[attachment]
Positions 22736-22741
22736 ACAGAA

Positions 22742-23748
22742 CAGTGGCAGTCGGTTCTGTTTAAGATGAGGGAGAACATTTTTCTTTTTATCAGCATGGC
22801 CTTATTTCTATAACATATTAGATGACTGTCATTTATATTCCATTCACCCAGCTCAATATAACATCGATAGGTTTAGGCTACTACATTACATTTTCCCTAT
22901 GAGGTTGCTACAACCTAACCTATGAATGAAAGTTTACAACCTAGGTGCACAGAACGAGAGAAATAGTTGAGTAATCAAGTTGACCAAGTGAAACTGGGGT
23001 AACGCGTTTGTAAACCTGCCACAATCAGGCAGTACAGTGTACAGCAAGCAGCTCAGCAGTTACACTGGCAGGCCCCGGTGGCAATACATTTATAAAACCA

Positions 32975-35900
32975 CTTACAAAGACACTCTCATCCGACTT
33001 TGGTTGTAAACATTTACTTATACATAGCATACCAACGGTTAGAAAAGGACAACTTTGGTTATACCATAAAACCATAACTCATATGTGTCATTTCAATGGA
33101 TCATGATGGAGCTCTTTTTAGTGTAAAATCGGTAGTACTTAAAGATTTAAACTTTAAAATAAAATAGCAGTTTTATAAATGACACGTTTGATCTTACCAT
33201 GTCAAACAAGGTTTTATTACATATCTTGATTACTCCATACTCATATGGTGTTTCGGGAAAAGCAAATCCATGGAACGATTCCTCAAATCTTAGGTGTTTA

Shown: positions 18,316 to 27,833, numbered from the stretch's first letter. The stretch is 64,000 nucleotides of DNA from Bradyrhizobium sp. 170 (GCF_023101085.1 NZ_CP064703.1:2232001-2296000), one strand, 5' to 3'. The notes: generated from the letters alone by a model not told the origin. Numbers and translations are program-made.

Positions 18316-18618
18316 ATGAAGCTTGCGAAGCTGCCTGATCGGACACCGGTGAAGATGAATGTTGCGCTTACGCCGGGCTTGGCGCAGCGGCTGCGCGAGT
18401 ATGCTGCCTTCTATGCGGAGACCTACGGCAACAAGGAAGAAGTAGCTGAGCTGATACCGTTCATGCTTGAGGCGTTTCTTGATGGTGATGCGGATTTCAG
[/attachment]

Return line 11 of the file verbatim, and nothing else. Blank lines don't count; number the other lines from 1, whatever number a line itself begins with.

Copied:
33101 TCATGATGGAGCTCTTTTTAGTGTAAAATCGGTAGTACTTAAAGATTTAAACTTTAAAATAAAATAGCAGTTTTATAAATGACACGTTTGATCTTACCAT